Race 1. Good start and I made up 1 place only to lose 3 or 4 over the next two laps! A reasonably entertaining race with a couple of Lotus Cortinas for most of the race an I ended up splitting them to finish in 16th place. There were a few drop-outs including Greg Thornton 'parking' his '64 notchback Mustang heavily into the wall of the National pits...it made quite a mess of the car and his chaps were unable to fix it in time for the second race because of a split in the steering box internals. Race 2. Last race of the day with a rolling start based on race 1 finishing position, I was up to 10th when a Mustang jammed itself into the passenger door, dnf. Darn it.

A bit annoying especially as the errant driver who was behind me for the start of the race due to finishing lower down the order, had asked me to be careful with his 'new' car! At least he came over after the race to offer sincere apologies - he had been able to continue although his car took far more damage than mine.

 


Damage to the Falcon caused by an errant Ford Mustang in Race 2...very annoying

Highlights of the meeting were watching Group C (as per 2013) from the top of the Silverstone Six grandstand while supping champagne, Canned Heat on the music stage and just being part of the biggest classic car racing event in the world.

The lowlight for everyone was the death of Healey guru Denis Welch who was involved in a coming together of cars in the pre-66 Grand Prix car race. Very sad but it's a risk we all take and accept every time we get in our cars. There is an apposite line in the film 'Grand Prix' which is from the character Jean-Pierre Sarti: "The danger? Well, of course. But you are missing a very important point. I think if any of us imagined - really imagined - what it would be like to go into a tree at 150 miles per hour we would probably never get into the cars at all, none of us. So it has always seemed to me that to do something very dangerous requires a certain absence of imagination." Sincere condolences to his family.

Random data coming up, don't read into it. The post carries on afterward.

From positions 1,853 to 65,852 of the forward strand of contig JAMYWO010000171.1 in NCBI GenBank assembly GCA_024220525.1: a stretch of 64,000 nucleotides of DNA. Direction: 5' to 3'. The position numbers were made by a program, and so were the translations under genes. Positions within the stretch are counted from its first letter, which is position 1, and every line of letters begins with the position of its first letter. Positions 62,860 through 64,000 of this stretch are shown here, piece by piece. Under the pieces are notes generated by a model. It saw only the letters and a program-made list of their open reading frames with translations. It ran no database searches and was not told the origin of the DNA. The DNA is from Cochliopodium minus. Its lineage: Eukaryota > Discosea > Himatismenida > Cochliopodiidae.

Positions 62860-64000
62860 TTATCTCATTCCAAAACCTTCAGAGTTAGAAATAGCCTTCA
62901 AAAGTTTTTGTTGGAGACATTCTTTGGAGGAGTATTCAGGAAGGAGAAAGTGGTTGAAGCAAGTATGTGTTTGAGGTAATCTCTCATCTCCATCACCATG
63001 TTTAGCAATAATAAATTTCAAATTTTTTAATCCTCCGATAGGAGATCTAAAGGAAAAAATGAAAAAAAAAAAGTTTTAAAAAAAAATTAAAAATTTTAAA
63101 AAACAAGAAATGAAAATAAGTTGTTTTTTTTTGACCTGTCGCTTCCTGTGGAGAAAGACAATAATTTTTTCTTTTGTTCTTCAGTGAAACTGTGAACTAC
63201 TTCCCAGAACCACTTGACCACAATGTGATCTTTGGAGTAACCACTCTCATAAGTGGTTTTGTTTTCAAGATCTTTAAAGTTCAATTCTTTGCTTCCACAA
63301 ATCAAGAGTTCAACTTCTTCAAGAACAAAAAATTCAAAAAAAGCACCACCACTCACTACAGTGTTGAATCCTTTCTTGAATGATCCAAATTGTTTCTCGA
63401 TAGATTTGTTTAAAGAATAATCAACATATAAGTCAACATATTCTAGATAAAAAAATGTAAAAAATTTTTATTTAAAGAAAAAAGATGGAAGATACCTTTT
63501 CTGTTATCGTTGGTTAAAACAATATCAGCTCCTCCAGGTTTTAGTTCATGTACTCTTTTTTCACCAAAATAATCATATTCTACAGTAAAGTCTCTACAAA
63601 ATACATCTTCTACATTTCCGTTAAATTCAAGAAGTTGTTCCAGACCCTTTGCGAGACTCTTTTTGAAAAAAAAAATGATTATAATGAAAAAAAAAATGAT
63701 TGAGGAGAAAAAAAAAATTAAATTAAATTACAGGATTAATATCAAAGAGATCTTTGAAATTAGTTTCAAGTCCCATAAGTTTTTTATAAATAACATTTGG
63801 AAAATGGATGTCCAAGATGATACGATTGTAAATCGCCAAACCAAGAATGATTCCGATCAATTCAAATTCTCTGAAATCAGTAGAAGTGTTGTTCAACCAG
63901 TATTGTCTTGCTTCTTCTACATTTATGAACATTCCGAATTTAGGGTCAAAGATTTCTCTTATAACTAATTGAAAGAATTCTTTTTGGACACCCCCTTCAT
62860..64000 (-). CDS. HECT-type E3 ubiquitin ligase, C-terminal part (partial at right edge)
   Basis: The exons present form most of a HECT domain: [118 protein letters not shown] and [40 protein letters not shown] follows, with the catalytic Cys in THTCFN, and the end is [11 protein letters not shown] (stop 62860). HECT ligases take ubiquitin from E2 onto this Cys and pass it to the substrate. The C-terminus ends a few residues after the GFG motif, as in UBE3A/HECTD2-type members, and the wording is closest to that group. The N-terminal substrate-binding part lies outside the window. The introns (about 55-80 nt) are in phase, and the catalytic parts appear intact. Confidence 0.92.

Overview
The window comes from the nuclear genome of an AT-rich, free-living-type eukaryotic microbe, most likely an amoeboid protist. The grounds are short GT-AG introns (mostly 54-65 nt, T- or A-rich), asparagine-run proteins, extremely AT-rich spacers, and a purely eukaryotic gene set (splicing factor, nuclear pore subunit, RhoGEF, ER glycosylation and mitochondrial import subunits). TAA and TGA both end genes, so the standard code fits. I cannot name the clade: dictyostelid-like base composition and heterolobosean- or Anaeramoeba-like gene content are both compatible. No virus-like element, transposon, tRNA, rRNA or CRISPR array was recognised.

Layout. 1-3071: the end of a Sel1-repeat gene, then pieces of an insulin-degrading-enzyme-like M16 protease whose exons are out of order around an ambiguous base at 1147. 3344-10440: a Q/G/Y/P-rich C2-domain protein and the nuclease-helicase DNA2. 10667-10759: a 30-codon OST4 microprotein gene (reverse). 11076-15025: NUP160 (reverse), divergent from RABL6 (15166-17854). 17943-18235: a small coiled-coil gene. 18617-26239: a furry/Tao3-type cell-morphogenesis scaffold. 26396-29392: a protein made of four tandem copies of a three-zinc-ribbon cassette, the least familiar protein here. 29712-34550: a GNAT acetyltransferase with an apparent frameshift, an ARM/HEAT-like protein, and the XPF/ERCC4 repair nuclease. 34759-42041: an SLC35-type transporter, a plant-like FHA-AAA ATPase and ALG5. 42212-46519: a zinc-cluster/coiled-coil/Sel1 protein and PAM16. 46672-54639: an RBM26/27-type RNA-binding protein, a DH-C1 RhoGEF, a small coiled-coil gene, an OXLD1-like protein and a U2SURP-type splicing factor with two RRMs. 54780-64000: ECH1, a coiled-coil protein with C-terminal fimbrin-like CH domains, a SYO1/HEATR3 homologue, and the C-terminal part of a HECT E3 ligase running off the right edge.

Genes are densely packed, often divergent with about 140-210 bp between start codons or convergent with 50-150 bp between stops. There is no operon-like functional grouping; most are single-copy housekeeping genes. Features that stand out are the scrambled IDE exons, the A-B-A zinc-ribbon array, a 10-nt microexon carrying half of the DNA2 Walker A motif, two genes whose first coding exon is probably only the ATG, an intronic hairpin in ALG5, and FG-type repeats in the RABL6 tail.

A couple of weeks later there was a one hour Silverstone Classic highlights TV show on ITV4 which had a few minutes coverage of the Mustang Celebration race...it'll probably be on YouTube soon if you missed it!

Dave found this wonderful E-Type in the auction; an ideal size for him as later demonstrated by Martin...

 

 

 

2nd August 2014 - Anglesey (Coastal) - CSCC Swinging Sixties  TVR Tuscan

I had high hopes for Anglesey after the annoying passenger door damage to the Falcon at the Silverstone Classic and given it is such a long way I wanted to put in a good performance. There was not a huge amount to do on the TVR since the Castle Combe outing so prep was relatively easy and the long drag of about 250 miles to the circuit passed relatively easily. We arrived in the paddock late in the evening and parked up right behind our allotted garage. 

The rain was heavy overnight and the car was very full of water by the time we dropped it off the trailer (I forgot the outdoor car cover again) and we did a bit of last minute prep (mostly drying out and cleaning) before getting it through scrutineering. We also fitted the wet weather tyres (same as the dry ones just slightly newer).